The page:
ATLANTA — After 14 seasons and becoming the best quarterback in franchise history, the Atlanta Falcons are moving on from Matt Ryan.
Atlanta traded Ryan on Monday to the Indianapolis Colts in exchange for a 2022 third-round pick, sources told ESPN’s Adam Schefter, Chris Mortensen and Dianna Russini.
Ryan will become the fifth starting quarterback to start for Colts head coach Frank Reich in as many seasons. The Colts moved on from Carson Wentz after the 2021 season, trading him to the Washington Commanders for third-round picks in 2022 and 2023.
Conversations about Ryan’s departure picked up at the start of the new league year, when the Falcons became part of the group of teams inquiring about trading for quarterback Deshaun Watson. Higher-ups throughout Atlanta’s organization met with Watson, a Gainesville, Georgia native, and tried to lure him to the Falcons despite 22 open civil suits ranging from inappropriate conduct to sexual assault against female massage therapists.
As part of that pursuit, the Falcons and Ryan pushed back a $7.5 million roster bonus originally due March 18 back five days to Monday to both let the Watson courtship play out and allow Ryan to seek out trade partners. Watson ended up waiving his no-trade clause to go to Cleveland, but it also put the Falcons in a position where it had very publicly sought out a succession plan for Ryan.
The trade will leave a dead-money chart of $40.525 million on the Falcons’ salary cap this season.
Weeks earlier, during Super Bowl week, Falcons owner Arthur Blank said the team had contemplated a succession plan for Ryan the past couple of seasons, but had yet to have one. Pursuing Watson clearly became one succession option. Now the Falcons will have to push that plan further.
Once the season was over, Falcons head coach Arthur Smith continually praised Ryan but stopped short of committing to him to being the team’s quarterback in 2022 — continuously saying he didn’t want to back himself into a corner despite how much he respects the veteran leader.
“There’s not many guys like Matt that can operate the level he does,” Smith said. “The leadership, the real leadership that goes on behind the scenes. The way he prepares. He’s the same guy every day. That’s a huge compliment to him.”
Ryan, meanwhile, made it clear in January he hoped to stay with the club for his 15th season – something he’d said every time he’d been asked about it for months. He believed in Smith, in what they were building and what they did with the roster they had.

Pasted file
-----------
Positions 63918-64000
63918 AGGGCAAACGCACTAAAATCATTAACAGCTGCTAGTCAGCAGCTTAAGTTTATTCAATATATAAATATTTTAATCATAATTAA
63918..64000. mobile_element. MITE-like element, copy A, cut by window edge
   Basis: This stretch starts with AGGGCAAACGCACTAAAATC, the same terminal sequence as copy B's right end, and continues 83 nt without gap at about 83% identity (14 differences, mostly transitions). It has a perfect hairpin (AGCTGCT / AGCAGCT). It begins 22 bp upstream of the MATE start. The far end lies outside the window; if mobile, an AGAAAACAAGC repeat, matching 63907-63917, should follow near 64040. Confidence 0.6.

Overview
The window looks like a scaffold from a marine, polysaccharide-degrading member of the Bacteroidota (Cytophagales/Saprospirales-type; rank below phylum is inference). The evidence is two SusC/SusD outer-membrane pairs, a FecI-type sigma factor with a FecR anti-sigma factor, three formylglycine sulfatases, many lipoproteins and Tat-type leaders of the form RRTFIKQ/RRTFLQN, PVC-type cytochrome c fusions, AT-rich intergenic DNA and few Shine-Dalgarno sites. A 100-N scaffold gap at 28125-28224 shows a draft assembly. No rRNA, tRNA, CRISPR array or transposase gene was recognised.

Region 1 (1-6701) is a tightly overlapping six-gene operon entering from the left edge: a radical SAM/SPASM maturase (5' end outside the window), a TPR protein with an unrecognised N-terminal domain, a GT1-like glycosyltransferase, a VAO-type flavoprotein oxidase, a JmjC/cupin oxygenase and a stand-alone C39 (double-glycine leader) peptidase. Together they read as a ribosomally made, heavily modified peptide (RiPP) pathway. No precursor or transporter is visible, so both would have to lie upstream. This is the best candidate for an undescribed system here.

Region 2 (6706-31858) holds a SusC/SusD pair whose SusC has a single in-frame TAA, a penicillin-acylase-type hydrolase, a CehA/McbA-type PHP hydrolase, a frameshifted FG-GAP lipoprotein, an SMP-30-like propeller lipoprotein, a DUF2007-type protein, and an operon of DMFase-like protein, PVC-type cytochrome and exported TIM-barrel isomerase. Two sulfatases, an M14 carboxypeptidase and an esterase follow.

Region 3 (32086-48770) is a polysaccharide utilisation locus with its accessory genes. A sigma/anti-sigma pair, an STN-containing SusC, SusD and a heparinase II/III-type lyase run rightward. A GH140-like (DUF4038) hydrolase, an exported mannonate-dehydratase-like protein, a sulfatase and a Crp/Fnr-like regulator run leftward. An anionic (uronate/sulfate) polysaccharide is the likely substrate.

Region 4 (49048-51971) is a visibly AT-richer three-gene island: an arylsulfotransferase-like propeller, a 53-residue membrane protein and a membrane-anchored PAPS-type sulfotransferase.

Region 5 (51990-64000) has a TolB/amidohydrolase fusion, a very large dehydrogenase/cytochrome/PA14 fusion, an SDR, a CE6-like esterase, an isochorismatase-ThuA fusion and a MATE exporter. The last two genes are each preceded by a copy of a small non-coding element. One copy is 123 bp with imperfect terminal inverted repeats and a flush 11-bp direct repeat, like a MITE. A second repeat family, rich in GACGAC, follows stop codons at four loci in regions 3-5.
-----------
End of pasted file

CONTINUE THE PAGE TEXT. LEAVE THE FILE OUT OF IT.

The 36-year-old Ryan — he turns 37 in May — had been a stalwart for the Falcons since been drafted No. 3 overall in the 2008 draft by the club, the player the Falcons hoped would be the next franchise quarterback following Michael Vick, who the team moved on from following a dogfighting scandal that sent him to prison.
Almost immediately, Ryan proved to be a good selection. His first pass was a touchdown — 62 yards to Michael Jenkins — and he ended up as the NFL Offensive Rookie of the Year in 2008. The 6-foot-4, 217-pound Ryan had been one of the team’s leaders since, a durable player at the most important position in sports.
In 14 years in Atlanta, he missed only three games — two in 2009 and one in 2019. He threw for at least 4,000 yards every season from 2011 until last season, when he threw for 3,968 yards. He’s had at least 20 touchdown passes every year since his rookie season in 2008, when he had 16.
Ryan made the Pro Bowl four times with the Falcons, but no season was more impressive than 2016, where Ryan completed 69.9% of his passes for a career-high 4,944 yards, 38 touchdowns and seven interceptions.
He was named the NFL’s Most Valuable Player that season and led Atlanta to Super Bowl LI against the New England Patriots. That Super Bowl will be one of his lasting legacies with the Falcons. Atlanta held a 28-3 lead over the Patriots in the third quarter, but ended up losing in overtime, 34-28.
Ryan made the playoffs the following year, in 2017, but the Falcons have not had a winning record at any point since.
In those four seasons, Ryan has been sacked 40 or more times in each of those seasons. He rarely has had competent defenses around him over the past four seasons and last year played with a roster that saw the trade of Julio Jones, Calvin Ridley miss three-quarters of the season due to mental health issues and Russell Gage injured for a quarter of the season.
Four straight losing seasons combined with a massive contract — Ryan had a cap hit of over $48 million — made Ryan a player potentially expendable. And now, like so many of his contemporaries — Tom Brady, Peyton Manning, Matthew Stafford and Russell Wilson — he’ll finish his career somewhere other than where it started.